Winter CSA #3

Welcome to the 3rd share of the Pitchfork & Crow 2021/2022 Winter CSA! Here’s what’s in the share this week:

  • January King Cabbage
  • Lacinato Kale
  • Arugula Rapini – The greenhouse arugula is trying to go to seed but it’s still peppery and tasty. Just trim any woody stem ends and toss with pasta, into salads, or saute.
  • Rosalba Radicchio – A blush pink winter salad treat that stands up to all the creamy dressings, citrus dressings, and hearty toppings you can find.
  • Spinach Mix
  • Tatsoi – An Asian green that lands somewhere between spinach and bok choy. Eat it in salads or cooked.
  • Rainbowish Carrots – Mostly orange, but you’ll find a few purple and yellow roots mixed too.
  • Magic Molly Purple Potatoes – Though purple mashed potatoes may be fun, we prefer these as oven fries.
  • Kohlrabi – Giant kohlrabi are a winter wonder. Generally not pithy, they’re frost-sweetened and just the ticket for kohlrabi and peanut butter snacks. Check out the Kohlrabi Pudding recipe down below that a winter CSA member shared with us years ago. (Vegans will have your work cut out finding dairy alternatives for this one though.)
  • Beet
  • Watermelon Radishes – The bright pink centers bring some color to winter salads and roasted root dishes, but they’re spicy too!
  • Garlic
  • Onion
  • Candystick Dessert Delicata Squash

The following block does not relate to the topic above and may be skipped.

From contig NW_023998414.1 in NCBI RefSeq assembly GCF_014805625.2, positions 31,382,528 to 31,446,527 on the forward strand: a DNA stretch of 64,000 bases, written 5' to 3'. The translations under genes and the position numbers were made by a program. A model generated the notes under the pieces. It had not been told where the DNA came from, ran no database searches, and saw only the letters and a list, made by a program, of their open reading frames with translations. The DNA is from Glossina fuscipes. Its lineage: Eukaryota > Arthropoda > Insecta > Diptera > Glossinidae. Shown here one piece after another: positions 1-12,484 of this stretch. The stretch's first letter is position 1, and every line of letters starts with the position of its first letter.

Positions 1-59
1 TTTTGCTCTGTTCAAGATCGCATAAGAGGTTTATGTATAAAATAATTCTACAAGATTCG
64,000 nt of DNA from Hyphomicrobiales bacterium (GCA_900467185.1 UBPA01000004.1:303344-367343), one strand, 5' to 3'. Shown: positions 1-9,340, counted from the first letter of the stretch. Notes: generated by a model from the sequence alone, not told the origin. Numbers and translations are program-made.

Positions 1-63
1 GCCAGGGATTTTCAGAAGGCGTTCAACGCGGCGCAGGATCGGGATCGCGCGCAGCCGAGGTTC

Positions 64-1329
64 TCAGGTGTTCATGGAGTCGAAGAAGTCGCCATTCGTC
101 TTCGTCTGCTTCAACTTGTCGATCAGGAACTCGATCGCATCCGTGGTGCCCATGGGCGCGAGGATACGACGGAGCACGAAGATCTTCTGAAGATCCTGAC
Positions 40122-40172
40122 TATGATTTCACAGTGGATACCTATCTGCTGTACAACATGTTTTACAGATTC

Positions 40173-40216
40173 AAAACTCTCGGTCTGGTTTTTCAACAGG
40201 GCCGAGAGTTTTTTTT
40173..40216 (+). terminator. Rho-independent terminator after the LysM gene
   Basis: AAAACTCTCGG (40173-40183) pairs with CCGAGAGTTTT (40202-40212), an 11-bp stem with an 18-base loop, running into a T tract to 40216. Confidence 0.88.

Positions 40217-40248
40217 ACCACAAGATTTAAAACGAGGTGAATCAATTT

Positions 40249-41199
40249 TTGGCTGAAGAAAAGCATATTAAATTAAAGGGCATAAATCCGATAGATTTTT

• Long Pie Pumpkin or a regular Pie Pumpkin
  • Dried Apples

Summer CSA sign-up time has arrived! We’ve opened up memberships to the 2022 Summer CSA and we hope you’ll join us for a summer and fall of local, seasonal, and organic vegetables. Find all the details and a sign-up form over on the Summer CSA page.

Hurrah for winter vegetables!

Welcome to a new year of vegetables! 2022 is off to an exciting, if saturated, start. The blustery weather over the past week made for an opportune time to hunker down and get our crop planning finished up and seed orders placed.

Both the large and small seed companies that we purchase seeds from have been consistently overwhelmed by demand the past couple of seasons and we’d already been hearing about some varieties selling out. This past summer’s drought has impacted some seed availability too. Evidently a good percentage of carrot seed is grown in central and eastern Oregon and Washington and the lack of water has limited the seed availability of many standard carrot varieties. I’m sure that’s not the only crop impacted by last year’s weather and the ongoing supply chain issues.